Breaking Into the Woods: Trails for summer exploration
For Motif’s new environmental podcast, Earth, Wind and Water: We Will Be Ancestors, Sam Zimmer sat down with Mel Thibeault, founder of RI Queer Hikes to talk about hiking around the Ocean State. Here’s an excerpt with advice for the beginning or casual hiker. You can follow Thibeault at @ri.queer.hikes and catch the podcast at motifri.com.
Sam Zimmer (Motif): So say you’ve never been hiking before. What would you bring aside from a map or some information on your phone?
Mel Thibeau (Queer Hikes): Yes, map and phone. Definitely bring water. Bring a granola bar: You might get snacky. I get snacky. I have never used it, but it makes me comfortable if I go hiking alone to have a whistle. I have a little first aid kit, which I have needed when I took a tumble one time and scraped up my knee. Bring sunscreen. And in season, protect yourself from ticks and mosquitoes because they are terrible. The last hike we went on, I found four ticks on myself, and I gotta get that out.
SZ: Tick check is part of the deal, right? They flick right off.
MT: They do.
SZ: Do you know the trick about, if you have a tick, what to do? You know that they breathe through their butts? If you get a tick, but it’s in there, to get it out, you just take some sunscreen or something and you cover its butt, which is exposed. That’s where it’s breathing. So it won’t be able to breathe and it’ll actually back out of your body. And then you can just pick it up, put it in a bag and get that tested to make sure that you don’t have Lyme disease, or whatever else.
MT: It’s important: All of the trails have “check for ticks” signs. Deep summer it definitely gets buggy.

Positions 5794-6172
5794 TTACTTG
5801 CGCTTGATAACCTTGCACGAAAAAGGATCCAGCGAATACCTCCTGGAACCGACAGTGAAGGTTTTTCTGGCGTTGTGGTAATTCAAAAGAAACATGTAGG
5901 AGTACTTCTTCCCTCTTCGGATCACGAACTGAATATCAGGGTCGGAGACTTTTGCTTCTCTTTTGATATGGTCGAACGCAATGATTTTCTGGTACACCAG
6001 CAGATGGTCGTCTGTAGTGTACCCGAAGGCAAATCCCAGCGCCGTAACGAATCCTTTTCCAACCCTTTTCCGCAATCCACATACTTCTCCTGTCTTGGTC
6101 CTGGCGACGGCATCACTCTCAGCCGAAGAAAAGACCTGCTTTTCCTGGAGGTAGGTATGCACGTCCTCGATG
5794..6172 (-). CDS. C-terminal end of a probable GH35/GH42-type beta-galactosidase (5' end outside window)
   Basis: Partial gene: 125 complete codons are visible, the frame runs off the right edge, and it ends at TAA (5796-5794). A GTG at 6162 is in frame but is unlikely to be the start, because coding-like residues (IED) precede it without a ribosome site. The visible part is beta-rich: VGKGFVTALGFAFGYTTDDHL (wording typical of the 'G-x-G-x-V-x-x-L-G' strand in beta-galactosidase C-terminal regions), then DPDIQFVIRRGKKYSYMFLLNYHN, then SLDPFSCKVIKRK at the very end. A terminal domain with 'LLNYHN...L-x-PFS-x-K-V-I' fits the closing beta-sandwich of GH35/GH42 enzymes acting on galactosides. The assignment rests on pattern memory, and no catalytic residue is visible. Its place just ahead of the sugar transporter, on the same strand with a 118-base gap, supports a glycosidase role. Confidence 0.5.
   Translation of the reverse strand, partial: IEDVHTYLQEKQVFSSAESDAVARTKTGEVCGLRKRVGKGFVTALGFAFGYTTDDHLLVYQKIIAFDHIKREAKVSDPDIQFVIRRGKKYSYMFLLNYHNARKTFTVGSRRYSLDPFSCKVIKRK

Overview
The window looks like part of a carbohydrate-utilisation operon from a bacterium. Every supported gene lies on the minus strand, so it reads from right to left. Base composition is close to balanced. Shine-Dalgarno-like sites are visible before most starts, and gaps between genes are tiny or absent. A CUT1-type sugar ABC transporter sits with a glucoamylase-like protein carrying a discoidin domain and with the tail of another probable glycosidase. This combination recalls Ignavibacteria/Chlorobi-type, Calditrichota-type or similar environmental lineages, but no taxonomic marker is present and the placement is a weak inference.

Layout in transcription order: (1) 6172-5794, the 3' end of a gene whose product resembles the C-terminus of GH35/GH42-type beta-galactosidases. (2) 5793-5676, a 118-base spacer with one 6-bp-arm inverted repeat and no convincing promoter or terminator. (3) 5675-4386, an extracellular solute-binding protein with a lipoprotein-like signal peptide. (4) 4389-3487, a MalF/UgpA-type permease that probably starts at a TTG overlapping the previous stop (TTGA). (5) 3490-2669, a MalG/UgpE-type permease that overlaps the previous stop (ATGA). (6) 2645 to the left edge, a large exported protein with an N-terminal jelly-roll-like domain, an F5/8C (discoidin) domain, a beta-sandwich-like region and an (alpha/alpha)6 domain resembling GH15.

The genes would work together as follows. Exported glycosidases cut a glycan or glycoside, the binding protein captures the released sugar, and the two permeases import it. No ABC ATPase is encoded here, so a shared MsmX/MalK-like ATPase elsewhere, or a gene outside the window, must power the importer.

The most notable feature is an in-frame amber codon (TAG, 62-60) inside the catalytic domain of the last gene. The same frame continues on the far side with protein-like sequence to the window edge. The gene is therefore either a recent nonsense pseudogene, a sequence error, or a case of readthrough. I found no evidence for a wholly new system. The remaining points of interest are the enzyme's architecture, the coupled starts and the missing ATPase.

SZ: Of all the places you’ve been in RI and the surrounding area, what would you say are three of your favorite hiking spots?
MT: Definitely. I know I mentioned [earlier in the podcast] Wolf Hill in Smithfield. That’s the first hike we went on, but that’s definitely a favorite. It’s a good woodsy hike. There’s a trail – I think it’s the green trail – it’s more elevated. So you’re getting more of an incline than just a flat nature hike. That’s also the trail I smashed my knee on, so just be safe out there. And there’s also a waterfall. It’s a small RI waterfall, but it’s a cute little feature. It’s on the path, but it’s sort of off to the side so it’s a fun little adventure. And there’s an overlook so you can see the PVD skyline from there. There’s a lot of variety and it’s definitely a fun hike.
One that’s a little bit more remote, but very pretty, is Long Pond in Hopkinton. So all of you PVD folks who want to take a drive, it’s not that far. You can climb some rocks if you want at one point – there’s a bit of a scramble. There’s a beautiful pond and it’s another fun, woodsy hike.
And then getting out of RI but not that far, Dartmouth, MA has a lot of beautiful hikes. One of my favorites is called the Frank Knowles/Little River Reserve which has these boardwalks through this marshy area that I just keep going back to. It’s fun to see it in different seasons. It’s something different, with a little variety. I would say they’re all good for beginners. So get out there!
The podcast is typically 30-40 minutes of deep dive into a given topic with local experts, and can be found at motifri.com or on most major platforms. It’s sponsored by R1 Entertainment Center, Grey Sail Brewery and Trinity Beer Garden.